Annie Inglis, Operations Manager, shared this update from a Spitsbergen expedition:
"Wow!! What an amazing day for the Spitsbergen expeditioners. This morning we ventured out in the zodiacs to explore the ethereal basalt cliffs of Alkefjellet, in the Hinlopen Strait. As we drew close we were absorbed into the cacophony of sound and ceaseless movement of several hundred thousand birds, mostly Brunnich's guillemots. The sky swarmed with birds, many with small fish in their beaks, and the cliffs were crammed with guillemots closely guarding their young chicks. Returning to the ship, many commented how quiet it seemed after all the noise of the colony.
As we made our passage northwards after lunch, and just after crossing 80o North again, we saw huge columnar whale blows ahead. The expedition staff were thrilled to announce the extremely rare sighting of a blue whale. Then, over the course of an hour or more, there were no less than 6 of these magnificent animals, the largest on the planet. It was breathtaking to watch these mammals feeding, showing their flukes and turning towards us. Their blows were heard from the ship and the mottled blue colour of their 30m body seen clearly seen. We felt incredibly privileged to have observed these creatures.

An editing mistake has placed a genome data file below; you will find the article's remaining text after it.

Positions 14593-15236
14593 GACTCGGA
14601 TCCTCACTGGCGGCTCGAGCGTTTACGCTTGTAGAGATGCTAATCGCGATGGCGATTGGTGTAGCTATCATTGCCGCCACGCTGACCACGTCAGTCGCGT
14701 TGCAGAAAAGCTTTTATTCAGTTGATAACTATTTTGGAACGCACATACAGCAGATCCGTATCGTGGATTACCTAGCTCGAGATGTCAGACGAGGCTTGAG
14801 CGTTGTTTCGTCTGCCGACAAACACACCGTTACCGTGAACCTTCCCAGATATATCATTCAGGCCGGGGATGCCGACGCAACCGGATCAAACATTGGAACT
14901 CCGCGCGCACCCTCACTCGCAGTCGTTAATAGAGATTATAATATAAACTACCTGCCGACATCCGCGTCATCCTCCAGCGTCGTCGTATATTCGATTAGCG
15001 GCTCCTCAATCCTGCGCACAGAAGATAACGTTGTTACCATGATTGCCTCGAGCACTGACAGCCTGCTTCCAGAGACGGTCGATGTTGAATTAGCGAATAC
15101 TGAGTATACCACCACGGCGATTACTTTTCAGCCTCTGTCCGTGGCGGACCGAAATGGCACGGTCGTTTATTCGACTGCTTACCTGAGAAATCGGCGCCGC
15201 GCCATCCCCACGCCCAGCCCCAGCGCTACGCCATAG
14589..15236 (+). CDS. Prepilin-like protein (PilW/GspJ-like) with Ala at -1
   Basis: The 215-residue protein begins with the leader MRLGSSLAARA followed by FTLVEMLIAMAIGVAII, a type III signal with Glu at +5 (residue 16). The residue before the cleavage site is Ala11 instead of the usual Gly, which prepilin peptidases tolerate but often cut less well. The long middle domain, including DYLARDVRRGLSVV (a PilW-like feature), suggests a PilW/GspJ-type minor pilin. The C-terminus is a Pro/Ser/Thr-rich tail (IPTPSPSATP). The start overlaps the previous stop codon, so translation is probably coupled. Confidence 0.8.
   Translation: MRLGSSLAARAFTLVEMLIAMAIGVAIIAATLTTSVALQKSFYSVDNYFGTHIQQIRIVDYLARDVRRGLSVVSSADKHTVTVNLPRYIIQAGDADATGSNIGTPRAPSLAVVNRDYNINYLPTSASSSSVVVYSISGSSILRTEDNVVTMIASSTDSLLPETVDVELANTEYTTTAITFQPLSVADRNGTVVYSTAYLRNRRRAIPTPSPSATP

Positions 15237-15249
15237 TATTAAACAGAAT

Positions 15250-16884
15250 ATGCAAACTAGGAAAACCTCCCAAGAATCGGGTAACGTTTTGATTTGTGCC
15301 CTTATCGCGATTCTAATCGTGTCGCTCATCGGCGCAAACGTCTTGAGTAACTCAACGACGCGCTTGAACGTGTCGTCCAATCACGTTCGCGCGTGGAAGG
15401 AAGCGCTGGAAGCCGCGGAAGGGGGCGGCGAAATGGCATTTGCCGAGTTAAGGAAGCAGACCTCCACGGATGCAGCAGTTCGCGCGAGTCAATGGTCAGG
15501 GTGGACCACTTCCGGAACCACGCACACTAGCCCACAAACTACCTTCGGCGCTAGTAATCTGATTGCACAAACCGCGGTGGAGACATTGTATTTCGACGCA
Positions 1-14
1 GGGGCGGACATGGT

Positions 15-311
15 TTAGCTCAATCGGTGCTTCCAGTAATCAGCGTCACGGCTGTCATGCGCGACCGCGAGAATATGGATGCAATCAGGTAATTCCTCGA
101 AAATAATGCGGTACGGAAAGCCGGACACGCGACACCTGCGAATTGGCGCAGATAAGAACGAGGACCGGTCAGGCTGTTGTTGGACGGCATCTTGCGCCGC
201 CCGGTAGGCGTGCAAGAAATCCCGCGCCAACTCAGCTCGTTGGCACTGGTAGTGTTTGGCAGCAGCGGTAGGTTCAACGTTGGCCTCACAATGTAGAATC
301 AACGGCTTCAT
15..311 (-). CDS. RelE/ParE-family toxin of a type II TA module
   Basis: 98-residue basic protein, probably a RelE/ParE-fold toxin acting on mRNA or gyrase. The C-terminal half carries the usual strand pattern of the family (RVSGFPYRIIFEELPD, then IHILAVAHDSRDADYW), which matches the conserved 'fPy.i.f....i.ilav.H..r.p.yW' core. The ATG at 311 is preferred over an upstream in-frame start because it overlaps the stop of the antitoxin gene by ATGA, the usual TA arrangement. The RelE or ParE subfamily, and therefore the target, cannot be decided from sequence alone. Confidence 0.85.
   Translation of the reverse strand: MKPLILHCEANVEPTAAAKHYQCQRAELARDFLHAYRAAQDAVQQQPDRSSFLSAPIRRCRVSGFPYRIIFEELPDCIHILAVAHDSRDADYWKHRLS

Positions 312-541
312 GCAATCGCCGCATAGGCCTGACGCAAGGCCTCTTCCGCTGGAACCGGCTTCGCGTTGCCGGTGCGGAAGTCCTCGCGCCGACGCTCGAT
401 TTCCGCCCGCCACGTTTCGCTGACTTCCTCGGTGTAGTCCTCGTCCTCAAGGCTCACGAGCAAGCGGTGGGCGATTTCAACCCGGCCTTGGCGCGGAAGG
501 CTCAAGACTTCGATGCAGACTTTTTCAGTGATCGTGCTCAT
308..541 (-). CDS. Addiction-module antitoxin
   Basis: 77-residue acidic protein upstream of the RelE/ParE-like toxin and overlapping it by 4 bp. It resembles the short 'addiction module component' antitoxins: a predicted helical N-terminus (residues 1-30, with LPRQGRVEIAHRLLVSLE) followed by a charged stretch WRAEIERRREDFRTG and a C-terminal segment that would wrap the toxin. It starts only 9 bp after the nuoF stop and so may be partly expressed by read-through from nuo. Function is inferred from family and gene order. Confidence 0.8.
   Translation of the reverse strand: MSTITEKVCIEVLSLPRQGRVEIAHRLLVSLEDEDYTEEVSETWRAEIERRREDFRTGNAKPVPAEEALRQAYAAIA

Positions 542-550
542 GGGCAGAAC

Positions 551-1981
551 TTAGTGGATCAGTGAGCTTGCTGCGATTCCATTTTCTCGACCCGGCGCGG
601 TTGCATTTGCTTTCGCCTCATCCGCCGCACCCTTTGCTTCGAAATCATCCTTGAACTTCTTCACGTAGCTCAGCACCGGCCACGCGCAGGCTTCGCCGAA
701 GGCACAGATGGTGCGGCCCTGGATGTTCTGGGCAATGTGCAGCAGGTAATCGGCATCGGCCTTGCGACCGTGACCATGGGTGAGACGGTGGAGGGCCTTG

Coming into our afternoon landing site, sharp eyes spotted one polar bear, then a second, on the hills beyond our landing. We watched from a distance and then landed on the other side of the bay at Sorgfjorden. It was here that a short battle between two French war ships and a fleet of Dutch whaling ships was fought. Whilst wandering on the site, walruses in the water were spotted, carefully watching us from a distance.
It was a tired but happy group that returned to the ship – the special ice cream buffet was well-earned. There was much high-spirited talking in the lounge, amongst new friends and old, late into the evening. A fantastic day!"
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